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What is a will?
A will is a legal document that allows a person to specify how they would like their assets to be distributed after they have passed away. This document is typically prepared in the form of a written document, although other types of wills, such as oral and video wills, are also accepted in some states.
What is the difference between a last will and testament and a living will?
A last will and testament is a legal document that is created during a person’s lifetime that details how their assets should be distributed after their death.
A living will is a legal document that outlines a person’s wishes regarding medical care if they become incapacitated or unable to make decisions for themselves. Click here for more information regarding living wills and free health and care directives .
Why have a will?
Having a will is important for several reasons. Firstly, it allows a person to ensure that their property and assets are distributed according to their wishes. Without a will, the state’s laws may dictate how the assets are distributed. Additionally, a will can help to reduce the chance of family disputes over the division of property. Furthermore, a will can be used to appoint an executor, who is responsible for ensuring the will is followed and that the deceased’s wishes are respected.
Finally, a will is a great way to provide for any dependents, such as children or other family members. The will can specify who should receive what assets and how they should be handled. This can be especially important for those who have dependents who are too young to handle their own finances. A will also allows a person to designate guardians for minor children in case something happens to both parents.
Having a will is a great way to ensure that your wishes are respected after you have passed away. It allows you to provide for any dependents and ensure that your assets are distributed according to your wishes. Furthermore, it can help to reduce the possibility of family disputes over the division of property.
Where to find free last will and testament forms
Our “go to” easy and quick online resource for free and detailed information on preparing your last will and testament is Legal Templates. Here you can create customized PDF and Word documents that should satisfy basic statutory requirements of your state.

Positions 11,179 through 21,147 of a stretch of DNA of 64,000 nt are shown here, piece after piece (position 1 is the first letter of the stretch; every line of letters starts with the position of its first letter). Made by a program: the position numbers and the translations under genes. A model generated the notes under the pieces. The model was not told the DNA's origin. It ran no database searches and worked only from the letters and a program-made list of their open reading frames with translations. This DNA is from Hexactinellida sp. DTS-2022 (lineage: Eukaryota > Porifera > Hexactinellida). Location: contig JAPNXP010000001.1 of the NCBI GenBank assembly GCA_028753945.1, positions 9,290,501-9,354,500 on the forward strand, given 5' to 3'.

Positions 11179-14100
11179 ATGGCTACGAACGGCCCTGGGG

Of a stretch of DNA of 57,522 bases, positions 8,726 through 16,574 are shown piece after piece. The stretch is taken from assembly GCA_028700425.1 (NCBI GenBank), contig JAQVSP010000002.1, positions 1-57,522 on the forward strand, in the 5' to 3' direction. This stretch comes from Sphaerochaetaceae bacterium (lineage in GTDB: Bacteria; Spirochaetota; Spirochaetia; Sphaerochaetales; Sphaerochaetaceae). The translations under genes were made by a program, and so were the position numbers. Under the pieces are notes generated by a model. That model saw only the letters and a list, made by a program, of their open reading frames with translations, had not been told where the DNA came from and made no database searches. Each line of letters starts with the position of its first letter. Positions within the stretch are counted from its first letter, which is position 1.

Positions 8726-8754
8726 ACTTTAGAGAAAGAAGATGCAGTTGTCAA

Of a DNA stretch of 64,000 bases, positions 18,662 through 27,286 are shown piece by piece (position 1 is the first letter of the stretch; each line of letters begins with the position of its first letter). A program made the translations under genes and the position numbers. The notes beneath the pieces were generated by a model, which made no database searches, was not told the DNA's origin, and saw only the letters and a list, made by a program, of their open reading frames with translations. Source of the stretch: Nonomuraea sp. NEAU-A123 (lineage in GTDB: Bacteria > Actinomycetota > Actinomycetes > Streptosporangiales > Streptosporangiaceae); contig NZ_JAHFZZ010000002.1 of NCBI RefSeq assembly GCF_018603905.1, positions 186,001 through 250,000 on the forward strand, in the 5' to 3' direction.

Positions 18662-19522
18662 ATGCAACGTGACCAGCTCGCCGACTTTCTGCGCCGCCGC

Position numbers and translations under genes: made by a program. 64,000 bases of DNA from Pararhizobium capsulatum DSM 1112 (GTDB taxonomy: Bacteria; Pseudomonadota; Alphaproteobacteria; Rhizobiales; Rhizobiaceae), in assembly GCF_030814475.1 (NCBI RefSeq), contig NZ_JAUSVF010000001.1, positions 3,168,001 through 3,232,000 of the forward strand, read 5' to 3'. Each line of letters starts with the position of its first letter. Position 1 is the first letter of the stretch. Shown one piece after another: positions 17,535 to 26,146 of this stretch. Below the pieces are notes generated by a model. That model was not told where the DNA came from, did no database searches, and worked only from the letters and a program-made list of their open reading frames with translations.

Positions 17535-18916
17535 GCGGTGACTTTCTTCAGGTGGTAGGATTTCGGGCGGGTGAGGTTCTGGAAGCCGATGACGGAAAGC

According to Legal Templates, the American Bar Association advises that you do not need to use a lawyer to write your Will. Wills are generally legally valid if they meet your state’s requirements.
Having said that we highly advise all our visitors, if you have a significant wealth or complex needs, hiring an attorney to guide you through complicated legal and taxation issues will produce a better, more comprehensive will and an overall smoother experience for your heirs.
Example of a very simple last will and testament
This is my Last Will and Testament.
I, [your name], of [your city, state], being of sound mind, do hereby declare this to be my Last Will and Testament, revoking all former wills and codicils.
I hereby direct my Executor as follows:
1. To pay all of my just debts, funeral expenses and expenses of administration.
2. To distribute all of my property, both real and personal, as follows:
a. [Name] shall receive [item and/or amount].
b. [Name] shall receive [item and/or amount].
c. [Name] shall receive [item and/or amount].
3. In the event that any of the above named beneficiaries should predecease me, then his or her share shall go to his or her issue, per stirpes.
4. In the event that none of the above named beneficiaries should survive me, then all of my property shall be distributed to [name], of [city, state].
I hereby appoint [name] of [city, state] to be Executor of my estate.
IN WITNESS WHEREOF, I have hereunto set my hand this [date].